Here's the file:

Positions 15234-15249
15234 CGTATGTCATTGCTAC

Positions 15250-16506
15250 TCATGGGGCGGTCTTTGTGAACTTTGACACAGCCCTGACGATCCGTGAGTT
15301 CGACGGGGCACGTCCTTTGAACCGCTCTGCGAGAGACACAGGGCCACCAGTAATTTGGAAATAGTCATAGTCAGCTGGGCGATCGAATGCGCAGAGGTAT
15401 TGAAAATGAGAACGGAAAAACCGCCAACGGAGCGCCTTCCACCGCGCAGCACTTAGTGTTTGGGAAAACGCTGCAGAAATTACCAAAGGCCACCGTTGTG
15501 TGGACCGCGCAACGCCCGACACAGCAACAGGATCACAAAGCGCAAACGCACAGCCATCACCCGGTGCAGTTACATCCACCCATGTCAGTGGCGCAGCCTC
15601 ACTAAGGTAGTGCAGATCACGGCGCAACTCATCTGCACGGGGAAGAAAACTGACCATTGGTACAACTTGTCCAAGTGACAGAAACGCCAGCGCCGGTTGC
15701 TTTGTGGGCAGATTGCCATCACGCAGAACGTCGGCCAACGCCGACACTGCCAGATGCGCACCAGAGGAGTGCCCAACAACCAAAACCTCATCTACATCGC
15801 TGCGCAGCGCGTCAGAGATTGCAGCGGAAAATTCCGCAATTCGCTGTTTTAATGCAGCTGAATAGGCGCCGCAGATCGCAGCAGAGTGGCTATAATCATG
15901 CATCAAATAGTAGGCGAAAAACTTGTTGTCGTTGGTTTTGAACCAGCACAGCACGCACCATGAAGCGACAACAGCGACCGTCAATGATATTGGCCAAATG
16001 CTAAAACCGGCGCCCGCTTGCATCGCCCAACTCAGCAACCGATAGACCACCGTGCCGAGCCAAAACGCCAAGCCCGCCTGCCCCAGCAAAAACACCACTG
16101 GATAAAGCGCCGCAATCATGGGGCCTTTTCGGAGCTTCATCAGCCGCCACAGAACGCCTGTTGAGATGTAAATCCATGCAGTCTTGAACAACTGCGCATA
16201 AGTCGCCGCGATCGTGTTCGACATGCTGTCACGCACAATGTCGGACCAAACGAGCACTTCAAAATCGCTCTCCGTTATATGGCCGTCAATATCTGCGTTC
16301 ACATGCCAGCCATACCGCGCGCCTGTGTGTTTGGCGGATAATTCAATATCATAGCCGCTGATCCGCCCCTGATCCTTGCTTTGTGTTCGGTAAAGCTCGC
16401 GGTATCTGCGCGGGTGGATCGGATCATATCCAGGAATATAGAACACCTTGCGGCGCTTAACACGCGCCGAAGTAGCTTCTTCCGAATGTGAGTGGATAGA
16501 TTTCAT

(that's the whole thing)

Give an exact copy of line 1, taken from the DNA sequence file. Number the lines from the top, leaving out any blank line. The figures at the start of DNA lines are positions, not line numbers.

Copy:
Positions 15234-15249